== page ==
A special retrospective of the works of Gianfranco Rosi marked the 33rd edition of the International Documentary Film Festival Amsterdam (IDFA), the world’s largest gathering celebrating non-fiction cinema. Alongside the retrospective, the festival hosted a conversation with the filmmaker and the festival’s artistic director Orwa Nyrabia on 18 November.
Born in 1964 in Asmara, Eritrea (a former colony of Italian East Africa), Rosi moved to New York in 1985, where he graduated from the New York University Film School. The Italian master’s complex cinematic journey into the real began in the early 1990s, when he produced and directed his first medium-length piece, Boatman (1993), after over five years spent documenting life around the banks of the river Ganges. To date, Rosi’s filmography is small but certainly impactful. Apart from a few shorts made before Boatman, he’s made five features (all of them included in this strand alongside Boatman): Below Sea Level (2008), El Sicario – Room 164 (2010), Sacro GRA (2013), Fire at Sea (2016) and Notturno (2020), which world-premiered during this year’s Venice Film Festival and is Italy’s Best International Feature submission for the 2021 Academy Awards.
In Boatman, Rosi traces the essential elements of his approach to the art of documentary: a strong interest in human (and humane) subjects, a solitary mode of filmmaking where he directs, shoots, produces (and often writes) his pictures, the presence of blurry boundaries between fiction and non-fiction and the ability to tell us through fragments of cultures and societies about the lives of extraordinary common men. In this, his first notable piece, Rosi planted his camera on a boat piloted by his main character, who rows past bathing locals, ritual water burials, cremations and a wide, chaotic humanity rich with mysteries and traditions. Through its simplicity and in less than an hour, viewers are offered the portrait of a man and his microcosm, while giving profound insights on the role of religion in Indian society, the caste system and the troubled local politics, spiced up by a light touch of irony. In this unconventional “travelogue,” there is no search for journalistic rigour or an easy exoticization of the boatman’s life. Instead, a genuine desire to gain a better understanding of his vision of the world is plain to see on screen.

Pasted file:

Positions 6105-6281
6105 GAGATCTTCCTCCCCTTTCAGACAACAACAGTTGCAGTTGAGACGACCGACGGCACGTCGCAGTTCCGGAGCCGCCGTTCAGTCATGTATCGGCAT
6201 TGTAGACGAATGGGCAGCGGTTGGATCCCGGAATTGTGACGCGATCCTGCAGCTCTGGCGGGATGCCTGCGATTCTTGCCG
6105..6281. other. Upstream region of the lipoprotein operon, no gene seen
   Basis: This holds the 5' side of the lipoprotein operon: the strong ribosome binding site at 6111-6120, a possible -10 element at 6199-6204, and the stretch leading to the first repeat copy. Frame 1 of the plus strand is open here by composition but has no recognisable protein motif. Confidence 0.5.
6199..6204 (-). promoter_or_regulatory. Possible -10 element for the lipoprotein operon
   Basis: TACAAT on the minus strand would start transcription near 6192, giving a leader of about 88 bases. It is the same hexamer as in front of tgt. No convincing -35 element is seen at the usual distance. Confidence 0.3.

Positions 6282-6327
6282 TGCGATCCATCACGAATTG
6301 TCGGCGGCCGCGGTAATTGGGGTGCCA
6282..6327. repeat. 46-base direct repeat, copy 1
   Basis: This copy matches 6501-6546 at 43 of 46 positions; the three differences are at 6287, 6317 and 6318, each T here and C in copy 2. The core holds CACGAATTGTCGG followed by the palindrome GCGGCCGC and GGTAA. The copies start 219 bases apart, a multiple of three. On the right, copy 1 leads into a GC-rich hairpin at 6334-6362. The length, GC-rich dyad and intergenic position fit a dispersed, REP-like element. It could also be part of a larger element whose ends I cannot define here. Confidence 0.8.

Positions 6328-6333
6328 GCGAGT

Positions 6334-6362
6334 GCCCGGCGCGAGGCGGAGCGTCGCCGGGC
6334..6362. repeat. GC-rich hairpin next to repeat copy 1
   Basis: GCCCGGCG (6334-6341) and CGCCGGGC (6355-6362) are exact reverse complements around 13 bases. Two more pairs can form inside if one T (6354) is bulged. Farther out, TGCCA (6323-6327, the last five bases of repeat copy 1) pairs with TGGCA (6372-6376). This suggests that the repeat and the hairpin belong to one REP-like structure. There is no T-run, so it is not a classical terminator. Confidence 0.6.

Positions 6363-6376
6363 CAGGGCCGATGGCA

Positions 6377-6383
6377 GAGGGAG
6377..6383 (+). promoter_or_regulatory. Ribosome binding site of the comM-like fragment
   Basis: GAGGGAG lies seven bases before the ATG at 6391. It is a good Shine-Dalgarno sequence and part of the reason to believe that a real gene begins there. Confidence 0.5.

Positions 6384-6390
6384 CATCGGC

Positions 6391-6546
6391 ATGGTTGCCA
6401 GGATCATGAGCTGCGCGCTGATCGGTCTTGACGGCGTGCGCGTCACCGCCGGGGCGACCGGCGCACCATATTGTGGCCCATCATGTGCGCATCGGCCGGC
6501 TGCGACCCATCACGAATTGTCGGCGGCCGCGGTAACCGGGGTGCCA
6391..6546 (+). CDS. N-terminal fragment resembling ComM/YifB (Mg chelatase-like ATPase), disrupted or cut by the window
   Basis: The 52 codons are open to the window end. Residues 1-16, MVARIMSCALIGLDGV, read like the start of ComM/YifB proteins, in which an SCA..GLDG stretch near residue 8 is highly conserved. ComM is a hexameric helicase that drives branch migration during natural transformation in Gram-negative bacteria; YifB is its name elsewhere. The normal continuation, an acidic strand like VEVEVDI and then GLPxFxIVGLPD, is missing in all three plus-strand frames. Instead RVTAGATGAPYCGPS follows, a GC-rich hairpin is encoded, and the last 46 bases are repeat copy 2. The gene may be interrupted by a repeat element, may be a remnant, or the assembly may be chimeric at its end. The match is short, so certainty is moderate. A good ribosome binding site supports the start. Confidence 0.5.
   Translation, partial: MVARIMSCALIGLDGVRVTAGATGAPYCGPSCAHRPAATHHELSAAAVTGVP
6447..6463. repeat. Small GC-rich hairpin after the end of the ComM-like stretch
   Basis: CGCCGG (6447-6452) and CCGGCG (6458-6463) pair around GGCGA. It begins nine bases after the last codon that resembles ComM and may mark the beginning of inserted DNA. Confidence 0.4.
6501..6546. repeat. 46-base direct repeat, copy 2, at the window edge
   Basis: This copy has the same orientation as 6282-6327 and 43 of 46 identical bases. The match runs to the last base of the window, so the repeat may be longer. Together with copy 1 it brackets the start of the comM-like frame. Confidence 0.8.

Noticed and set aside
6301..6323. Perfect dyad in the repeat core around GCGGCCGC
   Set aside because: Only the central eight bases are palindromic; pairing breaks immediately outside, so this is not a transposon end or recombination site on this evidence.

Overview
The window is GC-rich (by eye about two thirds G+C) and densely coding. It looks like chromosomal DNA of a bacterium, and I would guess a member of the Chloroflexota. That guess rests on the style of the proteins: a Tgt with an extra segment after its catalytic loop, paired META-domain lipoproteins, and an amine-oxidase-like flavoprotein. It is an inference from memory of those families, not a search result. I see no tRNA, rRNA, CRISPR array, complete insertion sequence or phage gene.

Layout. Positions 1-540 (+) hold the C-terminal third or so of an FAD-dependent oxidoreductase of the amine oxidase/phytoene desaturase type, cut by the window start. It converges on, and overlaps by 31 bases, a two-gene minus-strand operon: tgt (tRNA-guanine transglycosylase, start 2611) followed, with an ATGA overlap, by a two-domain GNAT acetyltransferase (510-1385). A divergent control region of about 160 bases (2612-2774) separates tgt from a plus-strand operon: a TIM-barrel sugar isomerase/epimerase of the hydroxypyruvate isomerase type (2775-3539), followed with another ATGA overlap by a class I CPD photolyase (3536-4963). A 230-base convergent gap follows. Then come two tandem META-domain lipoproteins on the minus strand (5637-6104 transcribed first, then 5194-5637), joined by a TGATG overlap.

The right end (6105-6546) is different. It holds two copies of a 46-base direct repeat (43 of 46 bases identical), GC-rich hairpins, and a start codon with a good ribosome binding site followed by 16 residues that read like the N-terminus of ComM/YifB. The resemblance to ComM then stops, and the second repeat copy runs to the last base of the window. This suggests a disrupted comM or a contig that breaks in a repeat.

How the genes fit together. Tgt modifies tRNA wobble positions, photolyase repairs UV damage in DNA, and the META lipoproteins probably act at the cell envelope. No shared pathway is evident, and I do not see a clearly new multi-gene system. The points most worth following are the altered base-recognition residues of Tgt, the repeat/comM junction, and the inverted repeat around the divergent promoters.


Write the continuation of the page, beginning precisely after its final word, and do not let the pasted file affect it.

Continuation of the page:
Rosi’s first feature following Boatman was Below Sea Level, which was released after five years spent following a community of down-on-their-luck individuals “with no cops, no firemen, no government, no electricity, no water,” living “at an abandoned naval base and still active bombing range 190 miles southeast of Los Angeles and 120 feet below sea level.” In this film, it’s even more evident how much careful, patient observation and time is necessary for Rosi to develop a narrative capable of digging deep into the human soul. Speaking of this aspect of his work during an interview in Screen Daily in 2018, Rosi admitted: “Without time, I wouldn’t be able to make films in such depth. Time allows the person and the situation to change and to grow. I create a narrative on the days of change; sometimes things pass by in front of you and you have to be able to capture something very small and very fast.” In Below Sea Level and his later works, time allows Rosi to gain lucidity, to choose the right distance and spaces, and ignore any kind of pre-set expectations, perhaps putting himself in someone’s else shoes while refraining from judgment. This approach makes even more visible the strength of the characters Rosi chooses to profile. His interests clearly lie with those whose lives at the margins of society are, to a greater or lesser extent, shattered in unique and complicated ways.
Rosi’s second feature documentary, El Sicario – Room 164, is a penetrating account of an undisclosed Mexican hatchet man working for both local drug cartels and the Chihuahua State Police. The sicario, known to have killed hundreds and expert in torture and kidnapping, describes in detail his misdeeds and the mechanisms of his organization with surgical precision. The setting is essential but meaningful, as it is entirely shot in a simple motel room where the man once used to torture and kidnap his victims. The 80-minute documentary is a long, terrifying testimony of his dehumanization process. The hitman’s face is concealed by a black mesh hood and he talks about his crimes with a marker and a notepad, while keeping, for most of the time, the same calm but firm tone of voice, as if explaining to the viewers how to assemble a cupboard or the rules of a board game. The man’s final confession and act of disclosure—when he finally admits to having cried “like an elephant” after realizing the evil he caused and expressing his will to live life fully again—is rewarding and cathartic.